The Speedbumps find their own road
By John Benson
Going mainstream usually means catering to the tastes of the masses.
For the Speedbumps, this goal involves bending the mainstream’s tastes more toward the Kent-based band’s unique style, which singer, guitarist and ukulele player Erik Urycki describes as being an offshoot of the Americana sound. He says the group’s new album “The Harbors We Seek” is the self-coined genre Midwest-cana.
“That’s the problem, we don’t really fit into an Americana mold,” Urycki said. “There are a couple of songs on this record that the Americana people will like and alt country people will enjoy. And then there are other songs that are divergent, that Americana fans would scoff at.”
As far as roots-rock, he points to “Chasing You Down” and “The Heart of it All.” Then there’s the adult alternative “Montreal” and acoustic groove-oriented “Opposites in Love.”
What about this Midwest-cana genre? Urycki said it’s a product of environment and influence. The latter includes listening to different artists ranging from Ryan Adams and Air to Wilco and Blackalicious.
“When you make a record, it’s a reflection of your community and your culture,” Urycki said. “And in Ohio, we’re this mish-mash. We’re not really Midwest or East Coast. We’re kind of unidentifiable but the result is if you’re doing it right, you’re making music that’s a reflection of where you are and the time you’re in. And that’s what we’re doing. Maybe this means that we’re a part of a new music scene or new genre.”
Formed six years ago, The Speedbumps — Urycki, Sam Kristoff (cello), Kevin Martinez (upright and electric bass) and Pat Hawkins (drums) – decided to take a more-organic approach by recording in an isolated Pennsylvania cabin. Heard on the album are birds chirping outside the window and the band dog barking in the background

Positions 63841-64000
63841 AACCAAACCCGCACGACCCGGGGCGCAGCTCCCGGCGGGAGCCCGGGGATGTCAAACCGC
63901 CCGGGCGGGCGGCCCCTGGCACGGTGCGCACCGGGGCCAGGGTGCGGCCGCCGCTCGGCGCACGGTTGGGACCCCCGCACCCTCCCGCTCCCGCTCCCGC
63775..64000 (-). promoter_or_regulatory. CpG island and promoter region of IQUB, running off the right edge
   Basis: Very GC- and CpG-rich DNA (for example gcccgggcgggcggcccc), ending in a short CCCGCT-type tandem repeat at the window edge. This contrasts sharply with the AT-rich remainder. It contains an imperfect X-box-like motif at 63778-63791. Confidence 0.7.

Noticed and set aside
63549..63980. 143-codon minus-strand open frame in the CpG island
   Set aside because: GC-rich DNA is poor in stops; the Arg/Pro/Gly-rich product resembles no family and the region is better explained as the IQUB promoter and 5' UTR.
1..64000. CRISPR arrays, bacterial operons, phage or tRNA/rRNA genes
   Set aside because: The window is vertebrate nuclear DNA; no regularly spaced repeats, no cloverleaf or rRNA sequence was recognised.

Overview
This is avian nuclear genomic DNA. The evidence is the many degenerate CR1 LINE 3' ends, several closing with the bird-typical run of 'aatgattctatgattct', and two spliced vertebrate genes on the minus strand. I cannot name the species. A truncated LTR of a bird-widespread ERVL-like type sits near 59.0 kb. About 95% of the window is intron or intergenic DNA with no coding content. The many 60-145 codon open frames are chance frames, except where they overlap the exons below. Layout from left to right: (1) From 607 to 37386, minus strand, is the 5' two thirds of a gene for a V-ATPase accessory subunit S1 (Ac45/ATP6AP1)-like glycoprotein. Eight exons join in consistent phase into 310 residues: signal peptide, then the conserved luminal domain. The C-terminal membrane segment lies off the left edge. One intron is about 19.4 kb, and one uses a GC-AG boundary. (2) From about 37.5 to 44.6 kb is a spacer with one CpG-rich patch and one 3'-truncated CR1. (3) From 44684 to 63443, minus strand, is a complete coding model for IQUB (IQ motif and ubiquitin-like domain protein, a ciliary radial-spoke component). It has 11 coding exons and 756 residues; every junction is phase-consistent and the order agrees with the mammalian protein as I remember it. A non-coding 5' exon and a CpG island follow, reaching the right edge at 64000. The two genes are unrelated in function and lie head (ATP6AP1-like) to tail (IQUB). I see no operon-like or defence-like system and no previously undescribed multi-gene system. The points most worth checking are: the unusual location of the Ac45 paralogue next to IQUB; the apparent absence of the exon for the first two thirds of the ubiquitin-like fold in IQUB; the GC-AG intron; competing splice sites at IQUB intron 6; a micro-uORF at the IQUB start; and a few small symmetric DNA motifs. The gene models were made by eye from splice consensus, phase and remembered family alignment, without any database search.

Urycki said the band really wanted to create a unique feel for this record. However, going into the project the members were OK with losing certain sonic elements if it meant gaining emotion and warmth.
One area the band didn’t avoid was the cello, which really defines The Speedbumps’ sound. Urycki said “The Harbors We Seek,” which the group is celebrating with a CD release show Friday at the Kent Stage, includes some of the best cello playing he’s ever heard.
“Cellos are usually on a lot of records, but it’s not at the forefront like it is for our band,” Urycki said. “Some bands have lead guitar, we have lead cello. So it’s our lead instrument and our signature. It’s the dot of the i.”
So are The Speedbumps going to take the cello mainstream?
“I think probably The Avett Brothers have already done that but we intend to take our sound to the mainstream,” Urycki said. “That’s what we want to do. We want a lot of people who listen to this to get something from it. And if people are going to get something from it, then we’re doing our jobs.”